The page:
ABSTRACT: BACKGROUND: Acquired resistance to BRAF inhibitors (BRAFi) is a near-universal phenomenon caused by numerous genetic and non-genetic alterations. In this study, we evaluated the spectrum, onset, pattern of progression, and subsequent clinical outcomes associated with specific mechanisms of resistance. METHODS: We compiled clinical and genetic data from 100 patients with 132 tissue samples obtained at progression on BRAFi therapy from 3 large, previously published studies of BRAFi resistance. These samples were subjected to whole-exome sequencing and/or polymerase chain reaction-based genetic testing. RESULTS: Among 132 samples, putative resistance mechanisms were identified in 58%, including NRAS or KRAS mutations (20%), BRAF splice variants (16%), BRAF(V600E/K) amplifications (13%), MEK1/2 mutations (7%), and non-mitogen-activated protein kinase pathway alterations (11%). Marked heterogeneity was observed within tumors and patients; 18 of 19 patients (95%) with more than one progression biopsy had distinct/unknown drivers of resistance between samples. NRAS mutations were associated with vemurafenib use (p = 0.045) and intracranial metastases (p = 0.036), and MEK1/2 mutations correlated with hepatic progression (p = 0.011). Progression-free survival and overall survival were similar across resistance mechanisms. The median survival after disease progression was 6.9 months, and responses to subsequent BRAF and MEK inhibition were uncommon (2 of 15; 13%). Post-progression outcomes did not correlate with specific acquired BRAFi-resistance mechanisms. CONCLUSIONS: This is the first study to systematically characterise the clinical implications of particular acquired BRAFi-resistance mechanisms in patients with BRAF-mutant melanoma largest study to compile the landscape of resistance. Despite marked heterogeneity of resistance mechanisms within patients, NRAS mutations correlated with vemurafenib use and intracranial disease involvement.

16 Article Genomic correlates of response to CTLA-4 blockade in metastatic melanoma. 2015

Van Allen, Eliezer M / Miao, Diana / Schilling, Bastian / Shukla, Sachet A / Blank, Christian / Zimmer, Lisa / Sucker, Antje / Hillen, Uwe / Foppen, Marnix H Geukes / Goldinger, Simone M / Utikal, Jochen / Hassel, Jessica C / Weide, Benjamin / Kaehler, Katharina C / Loquai, Carmen / Mohr, Peter / Gutzmer, Ralf / Dummer, Reinhard / Gabriel, Stacey / Wu, Catherine J / Schadendorf, Dirk / Garraway, Levi A. ·Department of Medical Oncology, Dana-Farber Cancer Institute, Boston, MA 02215, USA. · Broad Institute of MIT and Harvard, Cambridge, MA 02142, USA. · Center for Cancer Precision Medicine, Dana-Farber Cancer Institute, Boston, MA 02215, USA. · Department of Dermatology, University Hospital, University Duisburg-Essen, 45147 Essen, Germany. · German Cancer Consortium (DKTK), 69121 Heidelberg, Germany. · Department of Medical Oncology, Netherlands Cancer Institute, 1066 CX Amsterdam, Netherlands. · Department of Dermatology, University Hospital Zurich, 8091 Zurich, Switzerland. · Skin Cancer Unit, German Cancer Research Center(DKTK), 69121 Heidelberg, Germany. · Department of Dermatology, Venerology, and Allergology, University Medical Center, Ruprecht-Karls University of Heidelberg, 68167 Mannheim, Germany. · Department of Dermatology, University Hospital, Ruprecht-Karls University of Heidelberg, 69120 Heidelberg, Germany. · Department of Dermatology, University Hospital Tübingen, 72076 Tübingen, Germany. · Department of Dermatology, University Hospital Kiel, 24105 Kiel, Germany. · Department of Dermatology, University Medical Center, 55131 Mainz, Germany. · Department of Dermatology, Elbe-Kliniken, 21614 Buxtehude, Germany. · Department of Dermatology and Allergy, Skin Cancer Center Hannover, Hannover Medical School, 30625 Hannover, Germany. ·Science · Pubmed #26359337.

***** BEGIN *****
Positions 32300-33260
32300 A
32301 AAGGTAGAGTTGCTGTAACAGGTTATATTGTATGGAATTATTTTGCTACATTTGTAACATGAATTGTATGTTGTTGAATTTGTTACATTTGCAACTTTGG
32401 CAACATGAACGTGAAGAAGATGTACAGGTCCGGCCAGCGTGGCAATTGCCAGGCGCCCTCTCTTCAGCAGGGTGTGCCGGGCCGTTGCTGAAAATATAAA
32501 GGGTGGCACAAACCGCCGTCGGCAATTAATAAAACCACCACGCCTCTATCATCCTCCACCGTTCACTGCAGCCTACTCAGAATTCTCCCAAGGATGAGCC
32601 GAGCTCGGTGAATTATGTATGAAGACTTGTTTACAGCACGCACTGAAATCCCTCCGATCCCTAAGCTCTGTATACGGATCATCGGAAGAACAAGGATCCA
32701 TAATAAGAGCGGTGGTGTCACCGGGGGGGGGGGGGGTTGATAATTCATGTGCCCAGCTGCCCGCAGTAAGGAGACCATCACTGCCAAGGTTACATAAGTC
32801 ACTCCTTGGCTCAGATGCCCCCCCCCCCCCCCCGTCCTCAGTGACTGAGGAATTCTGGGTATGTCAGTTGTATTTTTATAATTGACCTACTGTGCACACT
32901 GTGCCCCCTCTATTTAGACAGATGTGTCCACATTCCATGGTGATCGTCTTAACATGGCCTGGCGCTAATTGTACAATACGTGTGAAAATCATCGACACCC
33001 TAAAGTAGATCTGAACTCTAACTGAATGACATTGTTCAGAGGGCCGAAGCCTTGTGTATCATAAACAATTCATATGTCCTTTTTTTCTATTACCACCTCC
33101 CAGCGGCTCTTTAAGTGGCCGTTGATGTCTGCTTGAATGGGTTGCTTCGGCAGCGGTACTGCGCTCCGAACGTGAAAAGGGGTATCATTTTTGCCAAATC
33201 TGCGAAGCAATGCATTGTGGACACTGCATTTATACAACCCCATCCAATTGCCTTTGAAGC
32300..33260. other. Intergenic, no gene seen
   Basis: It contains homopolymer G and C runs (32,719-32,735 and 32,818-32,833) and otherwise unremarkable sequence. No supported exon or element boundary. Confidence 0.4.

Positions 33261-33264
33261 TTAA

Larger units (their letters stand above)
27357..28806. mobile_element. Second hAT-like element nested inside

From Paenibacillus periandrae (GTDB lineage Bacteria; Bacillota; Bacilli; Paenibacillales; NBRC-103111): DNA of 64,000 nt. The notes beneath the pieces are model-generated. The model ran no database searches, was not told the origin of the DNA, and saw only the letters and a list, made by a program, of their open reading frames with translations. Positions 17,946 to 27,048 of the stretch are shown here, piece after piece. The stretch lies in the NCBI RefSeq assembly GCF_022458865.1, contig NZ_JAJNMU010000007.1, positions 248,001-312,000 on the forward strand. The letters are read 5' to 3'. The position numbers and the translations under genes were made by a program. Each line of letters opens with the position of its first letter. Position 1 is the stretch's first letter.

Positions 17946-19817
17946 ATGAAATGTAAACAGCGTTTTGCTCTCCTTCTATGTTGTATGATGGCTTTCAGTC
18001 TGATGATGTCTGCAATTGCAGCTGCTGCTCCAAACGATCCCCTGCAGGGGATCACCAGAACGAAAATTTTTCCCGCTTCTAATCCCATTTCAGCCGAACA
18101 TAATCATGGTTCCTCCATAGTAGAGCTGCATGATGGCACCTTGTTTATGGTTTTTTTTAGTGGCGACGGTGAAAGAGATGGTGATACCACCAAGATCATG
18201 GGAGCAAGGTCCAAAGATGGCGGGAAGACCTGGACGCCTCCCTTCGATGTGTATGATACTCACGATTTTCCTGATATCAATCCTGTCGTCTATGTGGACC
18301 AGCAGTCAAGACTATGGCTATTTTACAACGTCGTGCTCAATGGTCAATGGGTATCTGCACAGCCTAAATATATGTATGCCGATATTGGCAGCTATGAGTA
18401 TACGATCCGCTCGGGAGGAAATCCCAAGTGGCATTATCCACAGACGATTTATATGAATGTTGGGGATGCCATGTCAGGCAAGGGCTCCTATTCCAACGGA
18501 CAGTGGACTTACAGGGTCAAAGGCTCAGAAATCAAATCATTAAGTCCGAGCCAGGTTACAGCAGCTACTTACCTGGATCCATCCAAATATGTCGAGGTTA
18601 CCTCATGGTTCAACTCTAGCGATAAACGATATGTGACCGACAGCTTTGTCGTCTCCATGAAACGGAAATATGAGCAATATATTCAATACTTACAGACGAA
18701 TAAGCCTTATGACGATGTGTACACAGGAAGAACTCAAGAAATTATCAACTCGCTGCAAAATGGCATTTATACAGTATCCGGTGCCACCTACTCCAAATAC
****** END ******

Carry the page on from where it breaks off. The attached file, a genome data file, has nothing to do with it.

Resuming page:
ABSTRACT: Monoclonal antibodies directed against cytotoxic T lymphocyte-associated antigen-4 (CTLA-4), such as ipilimumab, yield considerable clinical benefit for patients with metastatic melanoma by inhibiting immune checkpoint activity, but clinical predictors of response to these therapies remain incompletely characterized. To investigate the roles of tumor-specific neoantigens and alterations in the tumor microenvironment in the response to ipilimumab, we analyzed whole exomes from pretreatment melanoma tumor biopsies and matching germline tissue samples from 110 patients. For 40 of these patients, we also obtained and analyzed transcriptome data from the pretreatment tumor samples. Overall mutational load, neoantigen load, and expression of cytolytic markers in the immune microenvironment were significantly associated with clinical benefit. However, no recurrent neoantigen peptide sequences predicted responder patient populations. Thus, detailed integrated molecular characterization of large patient cohorts may be needed to identify robust determinants of response and resistance to immune checkpoint inhibitors.